The easiest step in a merger is the combining of balance sheets. After this, integrating the treasury is also relatively easy, as also the merger of ATM networks.
However, integrating two networks on different IT platforms into a common one is tougher than setting up a new bank from scratch. This is even though the government has chosen banks based on common IT platforms.
It was Arundhati Bhattacharya who, as chairman of State Bank of India (SBI), led the lender during the merger of associate banks with itself. According to her, although the then merging banks were associates of SBI, each had their own culture and 242 pieces of technology that needed to be integrated despite being on the same platform.
“We had created a portal for employees to address their issues and were getting 200 queries a day. It is also important to communicate to customers to address their fears that they may not get the same personalised service,” said Bhattacharya. She added that, for the benefits of the merger to flow, it would take two years. By then, staff rationalisation happens due to attrition and branches start selling the same products.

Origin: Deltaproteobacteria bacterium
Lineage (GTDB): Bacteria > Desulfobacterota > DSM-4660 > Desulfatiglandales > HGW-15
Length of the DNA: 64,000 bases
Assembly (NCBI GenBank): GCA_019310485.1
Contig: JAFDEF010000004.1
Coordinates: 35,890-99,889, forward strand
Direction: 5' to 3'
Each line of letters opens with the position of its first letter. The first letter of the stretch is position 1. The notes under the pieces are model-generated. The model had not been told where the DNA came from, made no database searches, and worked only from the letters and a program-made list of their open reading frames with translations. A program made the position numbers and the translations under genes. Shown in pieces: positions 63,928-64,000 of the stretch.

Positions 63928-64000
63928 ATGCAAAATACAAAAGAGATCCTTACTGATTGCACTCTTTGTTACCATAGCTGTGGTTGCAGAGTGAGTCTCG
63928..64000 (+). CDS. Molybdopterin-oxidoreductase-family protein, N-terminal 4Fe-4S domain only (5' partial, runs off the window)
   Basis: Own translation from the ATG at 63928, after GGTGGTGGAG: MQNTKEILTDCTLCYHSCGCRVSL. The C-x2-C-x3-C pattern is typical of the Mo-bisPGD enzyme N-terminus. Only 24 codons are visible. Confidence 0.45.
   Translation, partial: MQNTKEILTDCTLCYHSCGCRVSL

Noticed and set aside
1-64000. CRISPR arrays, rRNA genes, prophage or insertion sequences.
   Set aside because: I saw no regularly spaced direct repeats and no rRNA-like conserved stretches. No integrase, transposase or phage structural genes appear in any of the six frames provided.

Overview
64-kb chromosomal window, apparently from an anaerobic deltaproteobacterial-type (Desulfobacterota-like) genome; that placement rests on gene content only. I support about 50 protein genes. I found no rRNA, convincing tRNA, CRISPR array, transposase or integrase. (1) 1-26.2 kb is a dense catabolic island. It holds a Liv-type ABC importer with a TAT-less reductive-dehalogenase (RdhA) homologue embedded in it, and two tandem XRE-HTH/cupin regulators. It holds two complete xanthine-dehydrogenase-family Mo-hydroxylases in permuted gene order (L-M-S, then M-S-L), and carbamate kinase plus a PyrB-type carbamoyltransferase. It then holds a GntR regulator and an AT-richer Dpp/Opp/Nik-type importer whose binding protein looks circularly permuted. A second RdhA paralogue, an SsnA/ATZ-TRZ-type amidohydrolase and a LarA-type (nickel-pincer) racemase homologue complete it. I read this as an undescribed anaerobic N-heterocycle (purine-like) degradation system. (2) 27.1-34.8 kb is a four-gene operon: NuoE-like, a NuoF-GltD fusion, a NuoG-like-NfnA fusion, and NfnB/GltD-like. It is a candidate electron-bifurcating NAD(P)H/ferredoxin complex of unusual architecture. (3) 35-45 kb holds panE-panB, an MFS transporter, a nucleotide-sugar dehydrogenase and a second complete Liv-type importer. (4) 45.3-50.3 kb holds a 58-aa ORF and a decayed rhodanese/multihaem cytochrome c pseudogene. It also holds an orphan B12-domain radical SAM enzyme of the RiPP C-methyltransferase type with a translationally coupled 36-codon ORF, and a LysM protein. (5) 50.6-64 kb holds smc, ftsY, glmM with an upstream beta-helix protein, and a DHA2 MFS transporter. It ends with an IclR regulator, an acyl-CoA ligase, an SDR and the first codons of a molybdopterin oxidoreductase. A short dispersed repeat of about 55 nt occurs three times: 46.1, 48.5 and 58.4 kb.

Incidentally, technology is also a big opportunity for the merging banks as the scale of operations will justify larger investment in IT where these banks have been lagging.
Earlier this year, BoB managing director P S Jayakumar had said that the core banking integration would take 12 to 18 months despite all banks using Finacle (the core banking product from Infosys). Although banks had bought the same product, the versions are different.
In the latest merger of 10 banks into four, some of the lenders will need large-scale rationalisation of branches. For instance, Canara Bank and Syndicate Bank — both being based in the state of Karnataka — have an overlapping branch footprint in a number of places.
A former official who was at ICICI Bank at the time of its merger with Bank of Madura in 2000, said that the biggest challenge was cultural integration. Since Bank of Madura had more operating offices than ICICI Bank, it was difficult to enforce the more efficient culture of ICICI Bank. “You may have the best business strategy, but culture eats strategy for breakfast,” he said.
“Technology is a prime consideration in banking consolidation and therefore mergers have been decided on the basis of the technology platforms of the banks. With diverse cultures prevailing across public sector banks, it is imperative that the leadership assigns top priority to aligning its culture into one, which could be most adaptable in the merged entity,” said Khushroo Panthaky, director at Grant Thornton.